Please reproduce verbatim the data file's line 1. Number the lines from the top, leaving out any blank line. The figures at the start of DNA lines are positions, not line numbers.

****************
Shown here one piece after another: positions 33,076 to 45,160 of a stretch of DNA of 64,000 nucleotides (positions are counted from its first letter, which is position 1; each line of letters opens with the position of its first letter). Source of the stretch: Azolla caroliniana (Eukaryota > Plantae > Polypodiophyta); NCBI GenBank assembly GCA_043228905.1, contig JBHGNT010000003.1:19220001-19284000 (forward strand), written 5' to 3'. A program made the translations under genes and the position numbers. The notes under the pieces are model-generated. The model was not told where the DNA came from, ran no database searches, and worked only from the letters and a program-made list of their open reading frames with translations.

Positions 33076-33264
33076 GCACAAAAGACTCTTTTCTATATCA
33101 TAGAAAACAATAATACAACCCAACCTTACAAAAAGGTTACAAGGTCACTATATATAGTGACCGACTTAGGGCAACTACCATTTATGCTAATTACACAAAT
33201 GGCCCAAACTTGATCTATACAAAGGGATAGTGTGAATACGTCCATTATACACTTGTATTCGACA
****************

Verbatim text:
Shown here one piece after another: positions 33,076 to 45,160 of a stretch of DNA of 64,000 nucleotides (positions are counted from its first letter, which is position 1; each line of letters opens with the position of its first letter). Source of the stretch: Azolla caroliniana (Eukaryota > Plantae > Polypodiophyta); NCBI GenBank assembly GCA_043228905.1, contig JBHGNT010000003.1:19220001-19284000 (forward strand), written 5' to 3'. A program made the translations under genes and the position numbers. The notes under the pieces are model-generated. The model was not told where the DNA came from, ran no database searches, and worked only from the letters and a program-made list of their open reading frames with translations.